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Art History - Herringbone Canvas

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"What is the purpose/history of the herringbone pattern canvas? Should I buy that weave pattern over another? Is it because it doesn’t relax or go slack as much as a traditional weave would? Can you provide any further information?"

A: Herringbone is a pattern of twill weave cloth. Herringbone canvas was introduced in the 16th century, during the career of Titian who was among the first artists to adopt the new type of fabric as a painting support. It's still used by artists today for its unusual texture, more aggressive than plain-weave fabrics like duck.

Reasons given for why historical painters might have selected herringbone canvas are largely speculative. Some artists probably chose it based on appearance alone, or because it was the best quality available. Still others may have selected it because herringbone fabric came in wider bolts.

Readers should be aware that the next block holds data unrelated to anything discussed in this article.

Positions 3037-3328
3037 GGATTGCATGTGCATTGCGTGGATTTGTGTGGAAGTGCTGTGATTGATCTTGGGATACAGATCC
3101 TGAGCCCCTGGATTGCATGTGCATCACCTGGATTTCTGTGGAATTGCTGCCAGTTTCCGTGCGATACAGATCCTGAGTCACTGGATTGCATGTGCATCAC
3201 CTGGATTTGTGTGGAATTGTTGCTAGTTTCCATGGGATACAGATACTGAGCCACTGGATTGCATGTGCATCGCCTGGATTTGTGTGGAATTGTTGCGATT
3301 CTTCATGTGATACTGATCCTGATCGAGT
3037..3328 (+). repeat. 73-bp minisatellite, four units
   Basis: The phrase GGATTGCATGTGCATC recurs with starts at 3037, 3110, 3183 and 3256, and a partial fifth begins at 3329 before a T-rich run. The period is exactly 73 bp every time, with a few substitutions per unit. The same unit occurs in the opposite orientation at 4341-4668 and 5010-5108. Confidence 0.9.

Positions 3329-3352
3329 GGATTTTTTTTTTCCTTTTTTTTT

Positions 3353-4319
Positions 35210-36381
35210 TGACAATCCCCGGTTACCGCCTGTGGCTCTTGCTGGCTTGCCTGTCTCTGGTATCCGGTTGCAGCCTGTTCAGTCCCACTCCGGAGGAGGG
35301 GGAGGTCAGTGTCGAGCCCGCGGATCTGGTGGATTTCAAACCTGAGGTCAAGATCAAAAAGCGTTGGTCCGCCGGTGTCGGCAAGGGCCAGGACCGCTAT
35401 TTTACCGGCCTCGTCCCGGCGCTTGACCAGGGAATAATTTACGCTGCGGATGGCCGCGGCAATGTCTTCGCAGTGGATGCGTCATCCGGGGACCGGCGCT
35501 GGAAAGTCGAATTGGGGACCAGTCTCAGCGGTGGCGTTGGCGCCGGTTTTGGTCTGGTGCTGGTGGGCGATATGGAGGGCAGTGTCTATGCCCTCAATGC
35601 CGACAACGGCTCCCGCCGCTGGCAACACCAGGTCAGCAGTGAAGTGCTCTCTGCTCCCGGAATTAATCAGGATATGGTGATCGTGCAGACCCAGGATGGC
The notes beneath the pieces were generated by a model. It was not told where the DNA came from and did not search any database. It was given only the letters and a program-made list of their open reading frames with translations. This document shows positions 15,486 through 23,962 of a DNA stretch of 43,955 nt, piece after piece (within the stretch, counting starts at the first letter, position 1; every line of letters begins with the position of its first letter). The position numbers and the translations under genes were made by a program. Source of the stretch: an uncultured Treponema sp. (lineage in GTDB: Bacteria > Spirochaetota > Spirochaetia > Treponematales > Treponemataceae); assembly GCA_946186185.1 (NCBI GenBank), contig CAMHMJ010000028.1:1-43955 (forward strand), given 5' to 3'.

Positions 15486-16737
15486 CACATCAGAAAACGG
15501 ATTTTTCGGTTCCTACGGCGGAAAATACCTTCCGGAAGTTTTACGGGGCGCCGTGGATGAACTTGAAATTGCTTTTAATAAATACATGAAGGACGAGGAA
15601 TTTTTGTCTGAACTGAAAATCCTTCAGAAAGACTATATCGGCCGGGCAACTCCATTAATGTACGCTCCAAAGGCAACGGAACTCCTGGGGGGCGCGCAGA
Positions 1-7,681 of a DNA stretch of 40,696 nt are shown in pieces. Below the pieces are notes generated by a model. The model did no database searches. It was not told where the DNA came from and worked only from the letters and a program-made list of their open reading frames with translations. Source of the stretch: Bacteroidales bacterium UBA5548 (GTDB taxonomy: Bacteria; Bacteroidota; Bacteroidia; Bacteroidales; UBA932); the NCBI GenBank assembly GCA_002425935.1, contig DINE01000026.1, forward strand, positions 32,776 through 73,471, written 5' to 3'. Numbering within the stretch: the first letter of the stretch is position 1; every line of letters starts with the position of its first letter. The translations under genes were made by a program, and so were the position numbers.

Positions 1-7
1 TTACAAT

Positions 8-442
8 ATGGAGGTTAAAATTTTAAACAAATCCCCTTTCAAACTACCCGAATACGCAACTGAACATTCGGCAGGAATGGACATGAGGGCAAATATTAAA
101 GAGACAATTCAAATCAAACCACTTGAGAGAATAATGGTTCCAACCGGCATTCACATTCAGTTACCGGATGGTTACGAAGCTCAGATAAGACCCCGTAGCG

William Hogarth, "Anne Hogarth" (detail) ca. 1740

At the time it was introduced, because of innovative new loom designs herringbone fabric could be produced in wider dimensions than other cloth, eliminating the need for seams on large-scale canvases. Boucher executed at least one painting on twill-weave blue and white striped mattress ticking, which would seem an odd choice unless it was the best quality, widest canvas available.

Herringbone twill fabric releases wrinkles more easily than plain-weave cloth. We're not aware of any data regarding stretched performance of herringbone vs plain-weave (our best guess is that they are both about the same) but the texture of the former might hold the priming better than a smooth duck-weave linen.

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